U.S. airline traffic fell in 2008 for only the fifth time since the government began tracking the data 35 years ago as the global economy weakened and carriers slashed schedules.
Traffic, measured in miles flown by paying passengers, slid 2.3% for the seven biggest U.S. carriers, led by a 6.5% drop for United Airlines. Any positive results pending from smaller airlines won't be enough to make up the shortfall and prevent 2008 from snapping a streak of five annual gains.
Air travel probably will slump again this year because Delta Air Lines Inc. and other carriers plan to chop seating capacity by as much as 8% on top of their 2008 pullbacks. Traffic has fallen in back-to-back years only once, in 2001-02, based on U.S. Transportation Department records dating to 1974.
The airlines are trying to figure out just how tough 2009 will be, said Hunter Keay, an analyst at Stifel Nicolaus & Co. in Baltimore.
Keay estimates U.S. carriers will cut flights about 10% more in 2009, with traffic slipping 5% to 10%.
Record jet fuel prices in mid-2008 prompted the biggest airlines to ground more than 460 planes, slash 26,000 jobs and reduce capacity by 10% or more as they rushed to lower costs and shrink operations.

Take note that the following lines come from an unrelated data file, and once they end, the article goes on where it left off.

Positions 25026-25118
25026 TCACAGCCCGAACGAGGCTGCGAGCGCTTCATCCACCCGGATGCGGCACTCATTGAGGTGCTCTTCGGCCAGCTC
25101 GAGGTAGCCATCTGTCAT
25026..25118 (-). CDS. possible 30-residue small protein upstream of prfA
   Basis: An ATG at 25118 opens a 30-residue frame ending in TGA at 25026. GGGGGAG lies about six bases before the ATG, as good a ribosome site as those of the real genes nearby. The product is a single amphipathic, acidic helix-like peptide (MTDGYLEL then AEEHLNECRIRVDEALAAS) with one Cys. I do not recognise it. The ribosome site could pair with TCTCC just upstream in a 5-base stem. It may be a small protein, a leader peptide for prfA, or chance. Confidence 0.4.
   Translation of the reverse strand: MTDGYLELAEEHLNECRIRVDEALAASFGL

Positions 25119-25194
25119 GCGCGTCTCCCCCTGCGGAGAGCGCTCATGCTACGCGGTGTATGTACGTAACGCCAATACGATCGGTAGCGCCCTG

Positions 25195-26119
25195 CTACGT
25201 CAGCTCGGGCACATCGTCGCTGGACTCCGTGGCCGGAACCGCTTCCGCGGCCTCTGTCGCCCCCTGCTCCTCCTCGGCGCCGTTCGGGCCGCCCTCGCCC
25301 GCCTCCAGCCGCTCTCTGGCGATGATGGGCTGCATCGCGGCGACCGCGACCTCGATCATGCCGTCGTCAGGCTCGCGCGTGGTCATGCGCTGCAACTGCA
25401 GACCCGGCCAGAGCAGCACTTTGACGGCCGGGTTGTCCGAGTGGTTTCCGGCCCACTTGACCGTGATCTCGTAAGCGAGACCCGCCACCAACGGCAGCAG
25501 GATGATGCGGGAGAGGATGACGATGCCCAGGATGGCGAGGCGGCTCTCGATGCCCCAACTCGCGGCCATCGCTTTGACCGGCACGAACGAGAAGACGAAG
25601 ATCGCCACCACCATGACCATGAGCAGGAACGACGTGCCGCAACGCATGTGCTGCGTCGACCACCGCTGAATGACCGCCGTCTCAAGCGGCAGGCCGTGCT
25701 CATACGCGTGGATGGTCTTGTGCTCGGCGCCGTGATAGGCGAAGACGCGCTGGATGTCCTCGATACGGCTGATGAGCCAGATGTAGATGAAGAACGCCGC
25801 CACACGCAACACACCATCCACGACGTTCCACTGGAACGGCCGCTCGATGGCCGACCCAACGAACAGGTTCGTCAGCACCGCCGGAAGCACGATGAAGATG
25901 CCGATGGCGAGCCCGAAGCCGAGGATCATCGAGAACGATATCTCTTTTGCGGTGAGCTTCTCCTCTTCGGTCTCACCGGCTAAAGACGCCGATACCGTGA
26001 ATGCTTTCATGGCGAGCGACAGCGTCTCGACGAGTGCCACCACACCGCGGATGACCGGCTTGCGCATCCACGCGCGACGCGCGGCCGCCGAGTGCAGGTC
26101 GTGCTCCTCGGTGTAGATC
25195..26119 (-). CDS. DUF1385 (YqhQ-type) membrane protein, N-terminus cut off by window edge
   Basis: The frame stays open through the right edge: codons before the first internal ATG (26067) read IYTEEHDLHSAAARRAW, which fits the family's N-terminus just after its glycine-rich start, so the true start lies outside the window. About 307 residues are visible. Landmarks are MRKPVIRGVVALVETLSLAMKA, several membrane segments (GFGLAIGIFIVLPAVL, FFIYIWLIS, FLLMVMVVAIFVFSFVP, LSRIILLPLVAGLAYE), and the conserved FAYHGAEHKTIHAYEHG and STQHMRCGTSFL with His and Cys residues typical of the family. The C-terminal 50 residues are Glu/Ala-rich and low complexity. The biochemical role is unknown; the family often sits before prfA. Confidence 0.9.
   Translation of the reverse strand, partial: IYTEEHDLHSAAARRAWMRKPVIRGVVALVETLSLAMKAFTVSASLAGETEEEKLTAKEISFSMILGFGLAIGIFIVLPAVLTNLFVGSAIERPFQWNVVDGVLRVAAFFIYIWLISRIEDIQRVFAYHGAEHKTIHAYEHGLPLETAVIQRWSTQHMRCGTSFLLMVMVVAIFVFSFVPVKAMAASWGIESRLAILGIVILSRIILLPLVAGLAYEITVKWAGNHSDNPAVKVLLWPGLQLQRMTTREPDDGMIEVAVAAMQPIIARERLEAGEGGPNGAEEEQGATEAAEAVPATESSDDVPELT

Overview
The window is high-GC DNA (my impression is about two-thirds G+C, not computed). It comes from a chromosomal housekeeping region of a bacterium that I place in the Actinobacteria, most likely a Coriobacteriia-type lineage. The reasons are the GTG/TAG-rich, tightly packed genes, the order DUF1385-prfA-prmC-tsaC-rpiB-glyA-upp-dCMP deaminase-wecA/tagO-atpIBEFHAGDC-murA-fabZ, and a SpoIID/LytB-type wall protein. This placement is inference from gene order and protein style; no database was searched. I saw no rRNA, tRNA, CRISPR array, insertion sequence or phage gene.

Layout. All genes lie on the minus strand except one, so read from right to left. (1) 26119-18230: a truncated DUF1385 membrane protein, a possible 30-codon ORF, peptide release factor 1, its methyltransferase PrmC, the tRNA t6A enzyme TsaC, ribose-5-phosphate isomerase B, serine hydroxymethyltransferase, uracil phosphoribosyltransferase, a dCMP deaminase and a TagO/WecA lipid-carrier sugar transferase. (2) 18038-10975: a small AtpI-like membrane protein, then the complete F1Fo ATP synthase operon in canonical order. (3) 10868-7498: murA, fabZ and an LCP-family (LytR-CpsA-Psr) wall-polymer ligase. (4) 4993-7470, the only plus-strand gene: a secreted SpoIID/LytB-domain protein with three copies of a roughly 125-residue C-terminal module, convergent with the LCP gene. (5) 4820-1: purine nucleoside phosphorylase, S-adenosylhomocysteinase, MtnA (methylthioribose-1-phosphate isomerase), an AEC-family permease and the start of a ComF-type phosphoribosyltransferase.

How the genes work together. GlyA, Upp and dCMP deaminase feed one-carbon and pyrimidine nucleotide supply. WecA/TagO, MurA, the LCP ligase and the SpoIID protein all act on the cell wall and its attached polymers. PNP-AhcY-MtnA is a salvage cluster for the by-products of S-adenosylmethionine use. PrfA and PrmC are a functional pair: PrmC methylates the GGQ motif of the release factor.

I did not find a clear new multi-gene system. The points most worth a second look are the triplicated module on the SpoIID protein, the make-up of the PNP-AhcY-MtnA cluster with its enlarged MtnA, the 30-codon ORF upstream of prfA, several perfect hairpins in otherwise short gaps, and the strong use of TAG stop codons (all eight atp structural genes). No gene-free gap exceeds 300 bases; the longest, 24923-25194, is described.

The drop for 2008 was confirmed Wednesday when Delta, the world's biggest carrier; newly acquired Northwest Airlines; and US Airways Group Inc. became the last of the big carriers to report December and full-year results.
UAL Corp.'s United led December traffic declines, with a 12% plunge, its 16th straight monthly decline. The carrier cut available seats almost 13% for the month.
AMR Corp.'s American Airlines, the No. 2 U.S. carrier, said traffic fell 8.2%, a 10th consecutive drop. Continental Airlines Inc. posted a 7.3% slide, its fourth in a row.
Combined traffic for the seven biggest carriers fell 5.2% for December.
Delta and Southwest Airlines Co. were the only members of that group to post gains last month, up 3% and 1.1% respectively. Full-year traffic also rose for both.
Air traffic in the United States hadn't fallen since 2002, in the wake of the Sept. 11, 2001, terrorist attacks. While an industrywide decline would crimp tax receipts and hurt businesses such as hotels, the biggest airlines should post combined profits of about $5 billion in 2009, estimated Michael Derchin, an analyst at FTN Midwest Securities in New York.